Asian cop’s long fight for justice ends happily

By Dipankar De Sarkar, IANS

London : A celebrated Asian traffic cop’s 14-year-long fight for justice had a happy ending after a court quashed his criminal conviction and a police chief offered to help him rejoin the force he once accused as racist.

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Sultan Alam, who was arrested and thrown into jail in 1996 just before a hearing on charges of racial harassment brought by him against his Cleveland police force, broke down in tears when the Court of Appeal ruled Monday that he did not commit the theft for which he was jailed for nine months.

As Lord Justice Moore-Brick read out his ruling, Alam, a resident of the northern town of Linthorpe, said he wished to rejoin the police force.

“I never wanted to leave in the first place. I was pushed. I was very good at my job,” said Alam, who has been working at a mobile phone shop since being released from jail in 1999.

“My life has been in limbo for thirteen long and painful years. I will now pick up the pieces of what’s left and try to build a better future, especially for my children, who have only had a part-time father for far too long,” he added.

Alam hit the British headlines in 1993 after starting legal action against his police force in Cleveland, 450 km north of London, claiming he had been the victim of racial discrimination by four officers. Examples of racial harassment included a Ku Klux Klan poster being left on his desk.

But just before the hearing was to begin, he was arrested by the brother-in-law of one of the four accused men on charges of handling stolen motor vehicle parts, convicted for 18 months and discharged from the Cleveland Police in disgrace.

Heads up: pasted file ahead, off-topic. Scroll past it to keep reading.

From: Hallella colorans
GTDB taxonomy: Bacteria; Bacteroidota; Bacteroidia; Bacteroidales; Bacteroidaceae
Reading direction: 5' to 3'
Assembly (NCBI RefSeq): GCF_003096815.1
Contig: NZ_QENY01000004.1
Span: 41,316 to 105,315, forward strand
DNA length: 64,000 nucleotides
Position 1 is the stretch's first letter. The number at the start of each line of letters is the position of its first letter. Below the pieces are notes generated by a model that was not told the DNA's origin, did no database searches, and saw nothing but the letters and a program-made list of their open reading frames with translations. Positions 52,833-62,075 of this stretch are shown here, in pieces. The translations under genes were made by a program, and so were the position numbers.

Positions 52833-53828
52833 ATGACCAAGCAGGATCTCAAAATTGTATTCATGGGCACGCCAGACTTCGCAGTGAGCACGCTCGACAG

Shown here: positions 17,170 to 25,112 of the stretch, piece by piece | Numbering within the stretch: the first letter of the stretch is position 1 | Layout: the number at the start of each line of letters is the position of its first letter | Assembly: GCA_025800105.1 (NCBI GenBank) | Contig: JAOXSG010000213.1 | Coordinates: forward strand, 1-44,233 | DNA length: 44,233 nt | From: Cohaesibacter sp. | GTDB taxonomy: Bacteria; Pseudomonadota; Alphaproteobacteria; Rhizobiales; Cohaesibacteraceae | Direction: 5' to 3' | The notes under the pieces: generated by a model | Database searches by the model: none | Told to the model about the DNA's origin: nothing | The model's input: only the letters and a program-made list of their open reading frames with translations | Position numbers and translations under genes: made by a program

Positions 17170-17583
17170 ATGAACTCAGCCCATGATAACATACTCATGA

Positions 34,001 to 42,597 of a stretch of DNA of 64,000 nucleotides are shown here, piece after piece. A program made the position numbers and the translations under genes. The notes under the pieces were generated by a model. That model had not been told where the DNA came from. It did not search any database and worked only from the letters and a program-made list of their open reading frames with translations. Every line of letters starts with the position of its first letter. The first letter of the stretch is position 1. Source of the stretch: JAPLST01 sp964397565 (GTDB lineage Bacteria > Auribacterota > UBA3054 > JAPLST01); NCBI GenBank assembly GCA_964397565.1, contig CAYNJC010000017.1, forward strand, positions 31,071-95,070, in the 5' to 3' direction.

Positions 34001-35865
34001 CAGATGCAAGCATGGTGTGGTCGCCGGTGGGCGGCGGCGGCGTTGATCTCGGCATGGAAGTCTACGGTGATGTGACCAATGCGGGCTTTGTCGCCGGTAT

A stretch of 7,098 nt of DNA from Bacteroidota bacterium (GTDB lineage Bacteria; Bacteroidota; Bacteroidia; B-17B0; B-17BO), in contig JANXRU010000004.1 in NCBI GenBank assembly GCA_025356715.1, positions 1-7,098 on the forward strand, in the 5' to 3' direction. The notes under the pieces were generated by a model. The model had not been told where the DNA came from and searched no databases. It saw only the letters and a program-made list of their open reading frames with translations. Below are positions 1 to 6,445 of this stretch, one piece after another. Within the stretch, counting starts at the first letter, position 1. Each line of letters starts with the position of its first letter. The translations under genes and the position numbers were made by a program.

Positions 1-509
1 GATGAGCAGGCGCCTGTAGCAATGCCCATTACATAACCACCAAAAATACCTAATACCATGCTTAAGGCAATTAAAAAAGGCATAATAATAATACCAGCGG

But Alam continued his campaign from jail, and after his release nine months later gathered enough evidence to convince an independent investigating force – the Northumbria police – of his case. All four police officers named by him were charged in 2004.

At Monday’s hearing, Moore-Bick described it as a “very grave case” in which the police had “deliberately misled the court in order to suppress evidence.”

And Alam tasted sweet victory when Sean Price, chief constable of Cleveland, said his police force would welcome him back into the force.

“Neither myself nor any of the current Association of Chief Police Officers team were in post at the time of these events. But it is only right that I, as Chief Constable, apologise on behalf of the force to Mr Alam for what happened,” Price said.

“We understand it is his wish to take up his legal right to return to police duties and we will support him fully in this course of action,” he added.